Those words rang out to the 114 blind kids and their parents or family members at the Salt Lake 2002 Paralympic Games at Snow Basin Ski Resort on March 9, 2002. All of the children had a reading disability that prevented them from reading regular-sized print. Some had been blind from birth, others had some vision, yet not enough to make reading a regular-sized print book work out. All were from Utah or Wyoming and some had come in from very long distances.
It was just so great that the kids that needed it the most–those that may be able to participate in the Paralympic games in the future–were able to attend. They experienced being there when others who were also blind were speeding downhill. The right..right…right…left…left…left…were the instructions that the coach to a blind skier said as they guided their Paralympic star down the steep course.
Is the book really dead? I just heard about an adorable book by Lane Smith, called “It’s a Book.” There’s a donkey talking to a monkey who’s just sitting there reading a book. The donkey doesn’t get it. Does it tweet? Where’s your mouse? He goes on and on but then finally asks to see the book and gets all entwined in it.
It’s so hard to say how the book will evolve in the next few years. We’re more digital than ever before and I seem to push, teach to, speak about digital books a lot. I have several checked out right now on my ipod. But the next great novel comes along and I’m likely to get a hard copy that I can sit on the couch and read.
Check out this way-too-cute trailer of “It’s a Book.” You’ll want to read it for yourself.
The Boston Globe reported a week ago that the Cushing Academy, a prestigious prep school in western Massachusetts, is replacing its 20,000-volume book collection with a “learning center” containing 18 eBook readers and three giant TV screens. It’s replacing the reference desk with a $12,000 espresso machine.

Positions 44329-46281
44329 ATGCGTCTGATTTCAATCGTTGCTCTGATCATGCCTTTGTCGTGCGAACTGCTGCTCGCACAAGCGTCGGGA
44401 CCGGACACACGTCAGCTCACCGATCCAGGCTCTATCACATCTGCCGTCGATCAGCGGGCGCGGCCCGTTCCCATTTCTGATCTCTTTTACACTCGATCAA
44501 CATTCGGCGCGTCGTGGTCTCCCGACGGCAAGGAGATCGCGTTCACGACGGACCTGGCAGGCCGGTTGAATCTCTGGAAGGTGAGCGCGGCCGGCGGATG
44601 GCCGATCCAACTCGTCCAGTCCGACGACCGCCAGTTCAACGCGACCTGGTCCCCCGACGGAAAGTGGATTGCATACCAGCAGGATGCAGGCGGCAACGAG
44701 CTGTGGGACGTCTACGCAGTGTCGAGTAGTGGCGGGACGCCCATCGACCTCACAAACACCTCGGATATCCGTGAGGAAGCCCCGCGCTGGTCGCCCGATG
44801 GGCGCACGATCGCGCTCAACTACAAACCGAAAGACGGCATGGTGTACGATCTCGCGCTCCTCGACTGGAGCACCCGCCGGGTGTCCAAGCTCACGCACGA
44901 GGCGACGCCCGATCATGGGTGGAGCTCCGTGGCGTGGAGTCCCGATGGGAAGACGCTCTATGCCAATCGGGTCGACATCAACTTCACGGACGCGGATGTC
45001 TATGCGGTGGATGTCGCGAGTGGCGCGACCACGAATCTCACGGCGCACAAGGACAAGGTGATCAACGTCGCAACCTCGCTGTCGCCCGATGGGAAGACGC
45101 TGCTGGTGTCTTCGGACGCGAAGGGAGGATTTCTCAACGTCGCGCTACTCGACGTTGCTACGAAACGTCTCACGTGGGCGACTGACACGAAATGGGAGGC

“It’s a little strange, but this is the future.”
ALA executive director Keith Michael Fiels says this is the first library he is aware of to eliminate books.
“When I look at books, I see an outdated technology, like scrolls before books,’’ said James Tracy, headmaster of Cushing and chief promoter of the bookless campus. “Our feeling,” he says, “is that we love books so much that we want our students to not have 20,000, but millions.”
Herriman» Last Thursday, I attended an open house. There were no refreshments, no wine or cheese. Not even root beer and Fritos for that matter. It was in the Herriman City Library.
The Herriman library is actually only a library in the sense that it has books, a few shelves, and is run by women who seem nice enough but are probably capable of violence if you make too much noise. .
Currently, our book repository is just a couple of rooms in a strip mall behind a Jiffy Lube. It’s not bad as small libraries go, but frankly I have more books in my basement. We deserve a better one. Not only has Herriman grown, plenty of us can even read.
The good news is that a new bigger and better library is on the way. The open house was to show off the artist’s renderings and give the public a chance to talk to the architects, county officials and workers without having to whisper.